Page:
The potential COVID-19 vaccine takes an “important step”: Sask. researchers


Saskatchewan researchers say a potential COVID-19 vaccine has taken an “important step” in clinical trials in humans.

The University of Saskatchewan’s Vaccine and Infectious Disease Organization-International Vaccine Center (VIDO-InterVac) said on Monday that a candidate vaccine it had developed had proven “very effective” in preclinical trials in ferrets.

VIDO-InterVac said ferrets received two immunizations before being exposed to SARS-CoV-2, the virus that causes COVID-19.

The potential vaccine has induced a strong immune response, generated neutralizing antibodies, and decreased viral infection in the upper respiratory tract to “almost undetectable levels,” the center said.

He said several more trials are planned in the coming months, including safety studies to prepare for human clinical trials this fall.

Center director Dr Volker Gerdts said it is likely that this candidate will be vaccinated someday.

“Oh, very likely,” he said. “We have deliberately chosen a well-known, well-established and proven technology.”

Gerdts said he hoped the vaccine would be ready under emergency clearance in the first half of 2021 for the poorest populations.

“Honestly, we don’t know yet,” he said.

Target populations could include frontline health workers or the elderly, he said. The general public should probably wait longer for the vaccine.

“I think it will take a little longer,” he said. “Probably the summer of next year. “

Project leader Dr. Darryl Falzarano says a potential COVID-19 vaccine has taken an “important step” towards clinical trials in humans. He says the team believes the result is successful enough to take the next step. 4:29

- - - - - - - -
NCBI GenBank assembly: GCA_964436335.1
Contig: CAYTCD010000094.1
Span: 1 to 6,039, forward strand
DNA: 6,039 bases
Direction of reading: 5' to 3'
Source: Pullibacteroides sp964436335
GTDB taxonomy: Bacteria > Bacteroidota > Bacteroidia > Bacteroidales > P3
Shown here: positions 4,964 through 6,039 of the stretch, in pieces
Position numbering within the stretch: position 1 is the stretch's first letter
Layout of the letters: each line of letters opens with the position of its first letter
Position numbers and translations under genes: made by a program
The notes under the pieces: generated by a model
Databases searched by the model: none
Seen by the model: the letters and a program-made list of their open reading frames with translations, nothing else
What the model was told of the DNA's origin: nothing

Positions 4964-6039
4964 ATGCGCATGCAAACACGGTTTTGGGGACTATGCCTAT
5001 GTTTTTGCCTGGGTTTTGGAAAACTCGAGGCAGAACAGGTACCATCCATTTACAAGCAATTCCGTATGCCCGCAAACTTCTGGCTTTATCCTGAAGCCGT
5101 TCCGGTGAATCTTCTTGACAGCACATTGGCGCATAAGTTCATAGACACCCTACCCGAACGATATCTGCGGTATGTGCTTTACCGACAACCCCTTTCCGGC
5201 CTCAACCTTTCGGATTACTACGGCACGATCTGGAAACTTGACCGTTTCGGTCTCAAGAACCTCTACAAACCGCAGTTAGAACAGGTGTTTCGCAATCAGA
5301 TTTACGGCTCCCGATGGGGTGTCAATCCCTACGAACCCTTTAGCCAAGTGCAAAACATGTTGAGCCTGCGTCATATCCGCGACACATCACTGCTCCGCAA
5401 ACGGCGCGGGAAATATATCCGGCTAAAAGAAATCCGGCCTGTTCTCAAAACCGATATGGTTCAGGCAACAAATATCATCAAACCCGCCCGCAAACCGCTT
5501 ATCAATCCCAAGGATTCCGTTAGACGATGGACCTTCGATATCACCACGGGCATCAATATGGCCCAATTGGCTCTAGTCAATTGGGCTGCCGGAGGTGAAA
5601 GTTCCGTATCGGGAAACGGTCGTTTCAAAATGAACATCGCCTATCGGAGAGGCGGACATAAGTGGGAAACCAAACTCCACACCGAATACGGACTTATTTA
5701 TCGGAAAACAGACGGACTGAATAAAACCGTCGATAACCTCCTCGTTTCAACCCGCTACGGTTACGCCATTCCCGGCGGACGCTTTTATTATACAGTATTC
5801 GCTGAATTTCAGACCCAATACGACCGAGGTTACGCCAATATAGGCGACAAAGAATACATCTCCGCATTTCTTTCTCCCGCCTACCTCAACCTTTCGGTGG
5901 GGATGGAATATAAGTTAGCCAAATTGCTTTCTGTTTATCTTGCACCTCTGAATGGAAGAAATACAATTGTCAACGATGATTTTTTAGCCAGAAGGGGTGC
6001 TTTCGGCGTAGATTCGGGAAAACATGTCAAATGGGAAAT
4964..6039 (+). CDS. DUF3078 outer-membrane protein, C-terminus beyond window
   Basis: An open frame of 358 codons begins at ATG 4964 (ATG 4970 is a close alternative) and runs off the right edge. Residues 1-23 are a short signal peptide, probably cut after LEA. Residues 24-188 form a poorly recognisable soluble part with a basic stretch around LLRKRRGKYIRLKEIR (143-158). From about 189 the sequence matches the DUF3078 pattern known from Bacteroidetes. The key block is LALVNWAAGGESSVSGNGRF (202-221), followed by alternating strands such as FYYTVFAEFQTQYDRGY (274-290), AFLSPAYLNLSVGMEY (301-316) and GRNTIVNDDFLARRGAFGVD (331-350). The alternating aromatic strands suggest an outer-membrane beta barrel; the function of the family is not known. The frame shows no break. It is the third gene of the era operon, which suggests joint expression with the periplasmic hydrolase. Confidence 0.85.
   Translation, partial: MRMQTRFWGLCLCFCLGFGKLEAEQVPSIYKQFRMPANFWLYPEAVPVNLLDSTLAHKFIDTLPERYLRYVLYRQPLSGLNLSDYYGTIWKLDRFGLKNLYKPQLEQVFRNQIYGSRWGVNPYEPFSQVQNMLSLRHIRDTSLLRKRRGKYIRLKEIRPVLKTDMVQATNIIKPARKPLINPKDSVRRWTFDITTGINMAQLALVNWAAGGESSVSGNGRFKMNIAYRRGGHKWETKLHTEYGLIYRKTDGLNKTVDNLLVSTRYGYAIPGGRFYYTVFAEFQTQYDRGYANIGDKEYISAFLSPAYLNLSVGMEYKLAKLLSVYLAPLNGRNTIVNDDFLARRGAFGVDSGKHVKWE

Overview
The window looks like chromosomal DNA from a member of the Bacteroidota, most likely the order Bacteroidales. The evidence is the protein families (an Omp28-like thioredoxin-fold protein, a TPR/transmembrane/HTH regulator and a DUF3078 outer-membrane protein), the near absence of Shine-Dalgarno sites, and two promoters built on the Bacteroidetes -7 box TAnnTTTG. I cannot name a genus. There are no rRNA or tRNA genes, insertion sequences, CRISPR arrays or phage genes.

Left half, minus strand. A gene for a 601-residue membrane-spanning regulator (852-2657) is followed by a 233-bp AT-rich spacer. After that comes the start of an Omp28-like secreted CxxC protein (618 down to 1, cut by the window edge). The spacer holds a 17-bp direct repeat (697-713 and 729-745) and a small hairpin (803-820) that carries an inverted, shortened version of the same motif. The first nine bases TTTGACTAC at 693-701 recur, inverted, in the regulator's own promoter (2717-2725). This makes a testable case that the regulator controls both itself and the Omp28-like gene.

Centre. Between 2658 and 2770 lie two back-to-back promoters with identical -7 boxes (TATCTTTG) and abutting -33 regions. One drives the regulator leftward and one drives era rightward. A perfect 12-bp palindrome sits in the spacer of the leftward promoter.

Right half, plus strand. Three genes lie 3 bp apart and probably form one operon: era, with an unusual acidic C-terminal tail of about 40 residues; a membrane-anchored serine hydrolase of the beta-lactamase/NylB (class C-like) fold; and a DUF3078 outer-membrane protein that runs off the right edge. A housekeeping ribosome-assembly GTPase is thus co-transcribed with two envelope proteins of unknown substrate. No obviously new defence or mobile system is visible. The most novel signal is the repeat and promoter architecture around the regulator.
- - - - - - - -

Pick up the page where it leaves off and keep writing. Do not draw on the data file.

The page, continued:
The candidate vaccine was developed from the team’s previous research on other coronaviruses, including SARS and MERS, the center said.

VIDO-InterVac is also working on a vaccine manufacturing plant that will be GMP (Good Manufacturing Practice) certified to support vaccine production capacity in Canada, he said.

In addition to developing the COVID-19 vaccine, he is working with research groups around the world to test antivirals and therapies for COVID-19.

Since the beginning of March, VIDO-InterVac has received more than $ 50 million in federal and provincial funding for research related to COVID-19.

“It has been very helpful,” said Gerdts of the funding. “It basically allows us to do all of these things in parallel, so we don’t have to wait for an activity to be completed. “

The center said it was the first laboratory in Canada to isolate SARS-CoV-2 and the first laboratory in the country to establish an animal model for testing vaccines, antivirals and therapeutics.


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